- Brief Reviews
Andrew Levy. Huck Finn’s America: Mark Twain and the Era that Shaped His Masterpiece. New York: Simon & Schuster, 2015. xiv + 342 pp. Cloth, $25.00.
Roy Morris, Jr. American Vandal: Mark Twain Abroad. Cambridge, Mass.: Belknap Press, 2015. 279 pp. Cloth, $27.95.
Dear Mark Twain: Letters from His Readers. Ed. Kent Rasmussen. Berkeley: Univ. of California Press, 2013. 295 pp. Cloth, $27.50.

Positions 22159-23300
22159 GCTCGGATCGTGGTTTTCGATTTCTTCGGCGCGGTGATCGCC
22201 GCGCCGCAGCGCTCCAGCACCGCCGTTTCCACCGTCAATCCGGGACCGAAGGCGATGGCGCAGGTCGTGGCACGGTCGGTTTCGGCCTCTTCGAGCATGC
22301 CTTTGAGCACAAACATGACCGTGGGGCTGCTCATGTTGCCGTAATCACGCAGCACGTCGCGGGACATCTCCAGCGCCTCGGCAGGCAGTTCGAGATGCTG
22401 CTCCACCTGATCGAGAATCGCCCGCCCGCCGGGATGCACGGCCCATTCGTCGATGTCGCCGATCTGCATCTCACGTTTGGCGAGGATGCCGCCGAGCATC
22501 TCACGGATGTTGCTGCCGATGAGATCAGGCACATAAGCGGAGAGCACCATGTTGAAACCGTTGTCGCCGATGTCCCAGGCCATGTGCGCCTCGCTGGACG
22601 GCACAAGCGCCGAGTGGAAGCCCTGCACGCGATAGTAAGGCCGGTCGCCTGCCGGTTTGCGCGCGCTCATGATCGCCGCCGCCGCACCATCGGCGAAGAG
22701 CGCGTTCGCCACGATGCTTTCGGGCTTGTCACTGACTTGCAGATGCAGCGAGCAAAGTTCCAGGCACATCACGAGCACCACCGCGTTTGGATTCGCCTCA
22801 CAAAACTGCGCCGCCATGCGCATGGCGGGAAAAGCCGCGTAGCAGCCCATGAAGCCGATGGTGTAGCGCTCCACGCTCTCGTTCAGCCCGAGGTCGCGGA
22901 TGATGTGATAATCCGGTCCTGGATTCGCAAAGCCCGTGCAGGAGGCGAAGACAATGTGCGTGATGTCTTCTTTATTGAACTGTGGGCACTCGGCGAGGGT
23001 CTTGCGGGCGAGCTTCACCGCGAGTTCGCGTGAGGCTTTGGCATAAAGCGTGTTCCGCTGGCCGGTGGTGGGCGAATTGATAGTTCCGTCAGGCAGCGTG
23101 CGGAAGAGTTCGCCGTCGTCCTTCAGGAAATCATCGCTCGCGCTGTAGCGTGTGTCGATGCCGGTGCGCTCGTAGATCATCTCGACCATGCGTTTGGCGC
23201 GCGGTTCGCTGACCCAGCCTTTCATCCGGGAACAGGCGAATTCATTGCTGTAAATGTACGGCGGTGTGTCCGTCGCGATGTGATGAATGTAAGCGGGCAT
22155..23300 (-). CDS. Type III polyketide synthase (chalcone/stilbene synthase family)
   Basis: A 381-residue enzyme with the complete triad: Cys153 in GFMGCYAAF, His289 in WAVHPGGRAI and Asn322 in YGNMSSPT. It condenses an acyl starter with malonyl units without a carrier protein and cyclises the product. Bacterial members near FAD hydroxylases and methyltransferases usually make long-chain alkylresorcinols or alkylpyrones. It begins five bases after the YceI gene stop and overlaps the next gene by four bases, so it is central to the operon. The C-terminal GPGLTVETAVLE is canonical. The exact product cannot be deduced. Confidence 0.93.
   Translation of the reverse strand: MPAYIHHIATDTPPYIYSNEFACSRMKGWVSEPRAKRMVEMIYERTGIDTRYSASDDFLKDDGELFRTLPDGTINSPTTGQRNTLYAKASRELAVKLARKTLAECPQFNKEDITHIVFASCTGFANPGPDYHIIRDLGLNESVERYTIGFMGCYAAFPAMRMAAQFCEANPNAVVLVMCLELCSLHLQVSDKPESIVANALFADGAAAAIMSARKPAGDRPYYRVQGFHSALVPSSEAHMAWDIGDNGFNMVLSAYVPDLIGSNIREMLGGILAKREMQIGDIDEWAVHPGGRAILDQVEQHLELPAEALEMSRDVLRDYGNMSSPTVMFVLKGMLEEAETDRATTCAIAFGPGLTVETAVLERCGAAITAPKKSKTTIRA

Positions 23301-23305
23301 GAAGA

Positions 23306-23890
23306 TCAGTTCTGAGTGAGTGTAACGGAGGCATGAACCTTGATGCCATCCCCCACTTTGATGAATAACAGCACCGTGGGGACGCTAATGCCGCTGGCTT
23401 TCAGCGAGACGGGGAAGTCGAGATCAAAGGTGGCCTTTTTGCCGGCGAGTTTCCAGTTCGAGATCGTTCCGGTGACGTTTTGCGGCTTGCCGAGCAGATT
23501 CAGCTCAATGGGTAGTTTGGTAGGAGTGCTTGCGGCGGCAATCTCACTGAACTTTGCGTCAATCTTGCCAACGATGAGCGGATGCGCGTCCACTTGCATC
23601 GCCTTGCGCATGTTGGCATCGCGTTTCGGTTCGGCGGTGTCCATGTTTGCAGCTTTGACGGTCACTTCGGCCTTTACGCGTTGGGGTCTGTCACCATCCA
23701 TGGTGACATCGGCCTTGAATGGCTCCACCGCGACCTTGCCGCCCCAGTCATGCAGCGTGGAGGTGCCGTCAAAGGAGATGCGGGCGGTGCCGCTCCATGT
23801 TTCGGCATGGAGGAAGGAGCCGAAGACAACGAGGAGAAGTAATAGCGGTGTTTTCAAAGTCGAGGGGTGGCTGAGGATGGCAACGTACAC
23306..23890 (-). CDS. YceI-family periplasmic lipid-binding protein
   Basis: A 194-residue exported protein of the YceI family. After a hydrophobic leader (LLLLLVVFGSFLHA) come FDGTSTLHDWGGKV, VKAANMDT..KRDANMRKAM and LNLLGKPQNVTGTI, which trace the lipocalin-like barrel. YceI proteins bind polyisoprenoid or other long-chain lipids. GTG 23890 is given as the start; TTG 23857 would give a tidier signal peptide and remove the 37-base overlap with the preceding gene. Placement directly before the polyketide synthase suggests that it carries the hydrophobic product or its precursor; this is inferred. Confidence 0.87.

The director of a university press once told me that any book with “Mark Twain” in the title would sell. These three books illustrate the point. Unfortunately, none of them is very good. The first two contain nothing new, and the third contains virtually nothing new worth knowing. None of them rises to the level of a respectable Ph.D. dissertation. Levy’s book has been celebrated by critics who, in my opinion, do not know any better. He argues for the significance of family in the novel, a theme Michael Kiskis and others have foregrounded for years, and for the role of minstrelsy, a motif explored in Huck Finn and other Twain writings by Eric Mott, Sharon McCoy, Randall Knoper, Frederick Woodard, and Donnarae McCann, among others. Morris’ volume is as derivative as his earlier Lighting Out for the Territory (2010). Rasmussen, who specializes in compiling overpriced reference books for underachieving high school students based on others’ research, such as Mark Twain A to Z and Critical Companion to Mark Twain, works a slight variation on that model—a collection of correspondence, mostly fan letters, that Twain received in the mail well over a century ago, long relegated to files in the Mark Twain Papers that had been justifiably ignored. They tell us virtually nothing new about Twain or his readership. How we can extrapolate the demographics of Twain’s audience from this evidence is beyond me. A request for an autograph tells us nothing more about an author and his or her audience than an invitation to dinner tells us about a chef and his or her recipes. The best part of the book is the index. At least the page numbers seem to be accurate. No need to order a copy. If you’ve already bought a copy, you should return it for a refund. Could an annotated edition of Clemens’ cancelled checks be next? (GS) [End Page 188]